Analysis Of Algorithms
                            Questions On Chapter 6

1  A particular factory manufactures N different products 1...N. Production
   happens in N-day cycles. On day 1, the machines are set up to produce
   product 1, and a quantity of product 1 is produced. On day 2, the machines
   are changed round to produce product 2, and a quantity of product 2 is
   produced. This continues for N days, and then repeats. Suppose that the
   cost of changing round the machines is high and needs to be minimised by
   making the products in a different order. Suppose that the cost C[i,j] of
   changing round the machines from making product i to making product j
   is known for each pair of products i and j, and that the optimum order of
   the N products is to be found which minimises the total change-round cost
   over the N days of a production cycle. Show that this is equivalent to
   another well-known problem. How long does it take to solve the problem?

2  Suppose a plotter is being used to plot a scatter diagram - that is a
   collection of "random" points on the paper. The plotting takes a long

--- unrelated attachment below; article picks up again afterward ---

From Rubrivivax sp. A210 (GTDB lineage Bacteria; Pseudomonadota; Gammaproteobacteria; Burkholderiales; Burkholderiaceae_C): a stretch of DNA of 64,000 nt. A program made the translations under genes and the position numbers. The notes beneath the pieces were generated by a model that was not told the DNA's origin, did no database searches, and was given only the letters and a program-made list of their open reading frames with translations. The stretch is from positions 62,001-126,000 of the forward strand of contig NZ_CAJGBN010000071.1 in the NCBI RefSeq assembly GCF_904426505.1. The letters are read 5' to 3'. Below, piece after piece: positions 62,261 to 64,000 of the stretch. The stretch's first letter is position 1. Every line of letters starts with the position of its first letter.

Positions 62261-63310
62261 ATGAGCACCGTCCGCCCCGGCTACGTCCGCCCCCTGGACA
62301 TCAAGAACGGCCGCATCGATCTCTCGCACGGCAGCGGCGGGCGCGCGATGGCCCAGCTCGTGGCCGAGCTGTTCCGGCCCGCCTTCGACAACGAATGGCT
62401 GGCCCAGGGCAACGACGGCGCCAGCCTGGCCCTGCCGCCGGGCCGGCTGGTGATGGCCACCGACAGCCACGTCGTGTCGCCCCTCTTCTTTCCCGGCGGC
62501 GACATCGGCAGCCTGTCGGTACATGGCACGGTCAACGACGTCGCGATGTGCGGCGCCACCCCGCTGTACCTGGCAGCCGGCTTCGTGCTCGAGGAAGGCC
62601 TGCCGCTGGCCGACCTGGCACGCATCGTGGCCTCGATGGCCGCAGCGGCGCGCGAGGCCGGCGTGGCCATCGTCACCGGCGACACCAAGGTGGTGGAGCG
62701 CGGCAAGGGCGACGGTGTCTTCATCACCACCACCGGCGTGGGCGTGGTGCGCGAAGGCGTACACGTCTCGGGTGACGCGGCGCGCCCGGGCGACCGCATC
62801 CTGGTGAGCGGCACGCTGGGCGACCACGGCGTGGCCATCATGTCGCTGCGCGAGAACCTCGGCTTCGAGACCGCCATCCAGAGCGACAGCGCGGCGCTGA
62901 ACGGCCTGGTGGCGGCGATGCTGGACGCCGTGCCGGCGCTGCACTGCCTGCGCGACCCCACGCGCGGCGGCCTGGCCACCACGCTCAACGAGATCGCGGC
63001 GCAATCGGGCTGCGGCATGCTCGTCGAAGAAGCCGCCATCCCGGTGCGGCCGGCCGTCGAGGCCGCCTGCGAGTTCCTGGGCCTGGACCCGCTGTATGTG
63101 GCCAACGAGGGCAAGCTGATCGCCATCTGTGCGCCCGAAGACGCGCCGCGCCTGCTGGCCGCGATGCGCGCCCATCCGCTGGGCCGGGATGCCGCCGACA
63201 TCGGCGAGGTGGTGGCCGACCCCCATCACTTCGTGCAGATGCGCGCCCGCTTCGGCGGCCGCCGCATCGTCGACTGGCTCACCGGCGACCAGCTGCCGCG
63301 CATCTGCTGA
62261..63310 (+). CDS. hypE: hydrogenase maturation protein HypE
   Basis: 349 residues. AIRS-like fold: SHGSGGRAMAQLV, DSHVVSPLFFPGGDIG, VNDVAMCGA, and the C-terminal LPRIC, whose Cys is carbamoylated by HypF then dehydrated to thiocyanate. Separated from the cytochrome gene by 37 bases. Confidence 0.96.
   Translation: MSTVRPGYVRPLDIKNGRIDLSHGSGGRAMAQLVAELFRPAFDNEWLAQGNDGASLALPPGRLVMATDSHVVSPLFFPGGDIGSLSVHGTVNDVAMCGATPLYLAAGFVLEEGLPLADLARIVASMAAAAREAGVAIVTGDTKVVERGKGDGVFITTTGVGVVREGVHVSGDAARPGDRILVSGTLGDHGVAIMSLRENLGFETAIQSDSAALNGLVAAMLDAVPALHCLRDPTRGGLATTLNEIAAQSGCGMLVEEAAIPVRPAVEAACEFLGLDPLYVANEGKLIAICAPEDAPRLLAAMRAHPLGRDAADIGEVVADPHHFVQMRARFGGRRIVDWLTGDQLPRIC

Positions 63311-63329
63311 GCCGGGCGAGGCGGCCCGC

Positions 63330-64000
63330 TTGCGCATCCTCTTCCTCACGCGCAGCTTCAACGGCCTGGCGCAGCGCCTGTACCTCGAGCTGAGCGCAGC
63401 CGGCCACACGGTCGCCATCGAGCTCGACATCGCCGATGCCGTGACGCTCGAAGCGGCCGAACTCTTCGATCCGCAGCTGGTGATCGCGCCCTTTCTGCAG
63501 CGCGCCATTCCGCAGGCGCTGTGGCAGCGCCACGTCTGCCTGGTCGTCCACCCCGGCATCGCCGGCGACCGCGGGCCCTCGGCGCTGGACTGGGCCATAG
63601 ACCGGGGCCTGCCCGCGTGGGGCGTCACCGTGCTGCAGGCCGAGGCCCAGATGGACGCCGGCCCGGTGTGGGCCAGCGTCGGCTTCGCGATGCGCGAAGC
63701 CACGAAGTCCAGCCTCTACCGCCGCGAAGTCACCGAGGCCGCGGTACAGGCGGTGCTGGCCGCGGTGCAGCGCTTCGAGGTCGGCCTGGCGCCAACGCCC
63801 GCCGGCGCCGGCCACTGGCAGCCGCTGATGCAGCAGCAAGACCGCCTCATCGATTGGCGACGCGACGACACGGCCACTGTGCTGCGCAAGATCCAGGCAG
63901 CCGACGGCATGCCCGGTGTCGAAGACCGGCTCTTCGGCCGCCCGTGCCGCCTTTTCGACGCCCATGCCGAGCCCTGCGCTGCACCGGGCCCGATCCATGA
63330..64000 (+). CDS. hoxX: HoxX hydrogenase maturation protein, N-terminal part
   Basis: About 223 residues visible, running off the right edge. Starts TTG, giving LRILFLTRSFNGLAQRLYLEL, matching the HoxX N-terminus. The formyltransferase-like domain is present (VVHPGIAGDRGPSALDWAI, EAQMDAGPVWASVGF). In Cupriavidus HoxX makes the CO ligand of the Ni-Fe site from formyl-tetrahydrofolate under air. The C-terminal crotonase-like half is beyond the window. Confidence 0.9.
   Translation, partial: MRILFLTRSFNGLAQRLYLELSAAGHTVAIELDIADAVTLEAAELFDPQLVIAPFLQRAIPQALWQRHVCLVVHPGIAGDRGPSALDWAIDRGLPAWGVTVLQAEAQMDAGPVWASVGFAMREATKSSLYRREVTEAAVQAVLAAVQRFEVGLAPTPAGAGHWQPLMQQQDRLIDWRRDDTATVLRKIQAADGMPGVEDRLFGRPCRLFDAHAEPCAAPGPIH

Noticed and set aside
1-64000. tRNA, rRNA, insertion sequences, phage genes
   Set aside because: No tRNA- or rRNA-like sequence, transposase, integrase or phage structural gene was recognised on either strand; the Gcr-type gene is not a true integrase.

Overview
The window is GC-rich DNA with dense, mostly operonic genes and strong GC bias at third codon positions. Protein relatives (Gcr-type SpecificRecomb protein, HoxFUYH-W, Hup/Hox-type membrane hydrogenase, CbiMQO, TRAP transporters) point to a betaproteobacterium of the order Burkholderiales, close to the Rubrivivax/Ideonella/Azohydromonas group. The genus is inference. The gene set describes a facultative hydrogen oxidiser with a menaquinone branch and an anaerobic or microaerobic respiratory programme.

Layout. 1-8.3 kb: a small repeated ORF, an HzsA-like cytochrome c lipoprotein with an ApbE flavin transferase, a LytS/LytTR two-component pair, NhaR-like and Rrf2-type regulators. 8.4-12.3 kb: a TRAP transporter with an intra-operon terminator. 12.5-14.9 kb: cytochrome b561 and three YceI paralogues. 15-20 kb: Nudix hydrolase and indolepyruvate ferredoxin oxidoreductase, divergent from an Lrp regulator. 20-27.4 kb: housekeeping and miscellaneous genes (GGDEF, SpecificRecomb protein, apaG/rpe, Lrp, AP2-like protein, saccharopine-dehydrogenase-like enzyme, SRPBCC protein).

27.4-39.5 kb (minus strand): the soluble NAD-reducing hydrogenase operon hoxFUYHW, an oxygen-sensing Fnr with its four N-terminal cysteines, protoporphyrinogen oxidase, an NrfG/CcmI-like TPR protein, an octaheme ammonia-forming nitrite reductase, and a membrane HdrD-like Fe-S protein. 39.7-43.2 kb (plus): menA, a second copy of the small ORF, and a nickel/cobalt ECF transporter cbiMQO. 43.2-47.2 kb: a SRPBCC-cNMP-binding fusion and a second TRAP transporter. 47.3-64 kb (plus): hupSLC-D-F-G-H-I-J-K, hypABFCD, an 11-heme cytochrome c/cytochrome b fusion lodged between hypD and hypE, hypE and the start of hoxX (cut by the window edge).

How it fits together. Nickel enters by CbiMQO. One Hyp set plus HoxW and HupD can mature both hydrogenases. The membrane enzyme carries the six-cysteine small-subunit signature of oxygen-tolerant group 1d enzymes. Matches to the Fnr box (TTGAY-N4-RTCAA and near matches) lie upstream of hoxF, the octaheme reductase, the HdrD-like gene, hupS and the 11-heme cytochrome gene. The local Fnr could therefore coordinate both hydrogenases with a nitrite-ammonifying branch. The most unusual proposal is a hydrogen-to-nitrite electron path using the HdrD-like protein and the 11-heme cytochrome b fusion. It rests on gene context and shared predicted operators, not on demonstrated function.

time because of the amount of time it takes for the plotter's pen to move
   from one point to the next. It is suggested that the points be sorted
   into some suitable order before plotting begins so as to minimize the
   total time taken to produce the plot. Does this correspond closely to
   any of the well-known problems in chapter 6? How much time should be
   spent looking for a fast algorithm to produce the optimum ordering?

3  Show that the halting problem is NP-hard, i.e. that all problems in the
   class NP can be reduced to it. Is the halting problem NP-complete?

4  Give a brief indication of why each of the following problems is in the
   class NP:
      The longest path problem
      The job scheduling problem
      The code generation problem
      The timetable problem
      The digital circuit layout problem

5  In the TSP, each town must be visited only once. Suppose instead we want
   to find the shortest tour which visits each town at least once - i.e.
   multiple visits are allowed. This is a new problem - the multi-visit TSP
   or MTSP. Show that MTSP reduces to TSP, i.e. MTSP <= TSP, i.e. MTSP is no
   harder than TSP.